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Technically, Data Are Still Data


April 19, 2017

In Clarilogic v. FormFree Holdings, the Court Of Appeals upheld the District Court for the Southern District of California holding that the claims of U.S. Patent Application No. 8,762,243 (‘243 Patent) are ineligible under 35 U.S.C. § 101 because they are directed to an abstract idea and contain no additional elements that transform the nature of the claims into a patent-eligible application of the abstract idea.

patents on binders

patents binders isolated on the wooden table. 3D illustration.

The ‘243 Patent is entitled “System and Method for Electronic Account Certification and Enhance Credit Reporting.” Generally, the claimed computer implemented system gathers a potential borrower’s financial data from a third party, applies an “algorithm engine” to the gathered data, and outputs a report. The claims do not recite any specific rules implemented by the “algorithm engine.” Rather, the rules implemented by the “algorithm engine” are obtained from third parties who define rules used to identify information.

The Court noted that when “the focus of the claims” is “on collecting information, analyzing it, and displaying certain results of the collection and analysis,” the claims are directed to an abstract idea. Moreover, claiming an algorithm engine without defining a specific set of rules implemented by an algorithm engine performing the analysis is the “height of abstraction.”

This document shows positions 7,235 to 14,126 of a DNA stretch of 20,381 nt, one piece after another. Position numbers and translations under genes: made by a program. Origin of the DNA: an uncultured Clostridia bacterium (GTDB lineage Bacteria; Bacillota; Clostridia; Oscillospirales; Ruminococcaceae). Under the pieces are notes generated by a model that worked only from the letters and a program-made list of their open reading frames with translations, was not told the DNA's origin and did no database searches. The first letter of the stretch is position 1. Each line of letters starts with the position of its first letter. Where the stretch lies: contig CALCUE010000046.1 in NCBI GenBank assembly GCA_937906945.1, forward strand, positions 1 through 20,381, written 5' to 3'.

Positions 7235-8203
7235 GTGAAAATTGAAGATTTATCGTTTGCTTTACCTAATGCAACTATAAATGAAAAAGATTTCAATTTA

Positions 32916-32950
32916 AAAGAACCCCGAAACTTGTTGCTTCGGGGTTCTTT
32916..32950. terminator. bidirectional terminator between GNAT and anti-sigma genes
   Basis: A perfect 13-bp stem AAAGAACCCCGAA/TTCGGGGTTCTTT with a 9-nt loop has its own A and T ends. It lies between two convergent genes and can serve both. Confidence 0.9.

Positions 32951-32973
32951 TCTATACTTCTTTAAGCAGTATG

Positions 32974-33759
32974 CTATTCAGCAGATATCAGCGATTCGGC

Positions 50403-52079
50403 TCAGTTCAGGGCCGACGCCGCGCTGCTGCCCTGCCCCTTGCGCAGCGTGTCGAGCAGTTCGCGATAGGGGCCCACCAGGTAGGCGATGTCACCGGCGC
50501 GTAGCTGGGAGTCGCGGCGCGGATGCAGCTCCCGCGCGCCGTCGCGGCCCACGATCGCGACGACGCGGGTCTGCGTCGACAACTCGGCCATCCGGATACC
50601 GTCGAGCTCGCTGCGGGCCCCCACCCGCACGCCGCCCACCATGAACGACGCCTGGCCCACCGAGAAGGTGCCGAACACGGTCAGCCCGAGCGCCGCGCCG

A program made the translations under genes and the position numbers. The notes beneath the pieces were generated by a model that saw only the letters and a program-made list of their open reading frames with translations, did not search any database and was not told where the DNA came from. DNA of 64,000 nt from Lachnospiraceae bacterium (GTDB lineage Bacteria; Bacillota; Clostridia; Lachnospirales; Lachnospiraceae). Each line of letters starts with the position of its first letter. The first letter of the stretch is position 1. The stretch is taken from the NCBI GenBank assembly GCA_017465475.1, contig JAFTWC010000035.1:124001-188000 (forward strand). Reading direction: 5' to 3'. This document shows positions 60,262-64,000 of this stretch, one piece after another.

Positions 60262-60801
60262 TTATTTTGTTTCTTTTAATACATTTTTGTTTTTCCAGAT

Defendant Form Free argued that its invention is “transformative” and thus eligible for patent protection. Specifically, Form Free argued that the invention is “transformative” because it takes in financial data and outputs a report. The Court disagreed, stating that the claimed method simply changes the way electronic information is displayed using an unknown and unclaimed algorithm engine. As such, without any limitations in how the gathered data are changed, there is no “transformative” effect. After all, as the Court stated, “Data are still data.”

A business method claim, or any other type of method claim, must specifically define all the method stops including those that help make the method novel. Single processing data to arrive at an output is simply too abstract to be patent eligible subject matter. 

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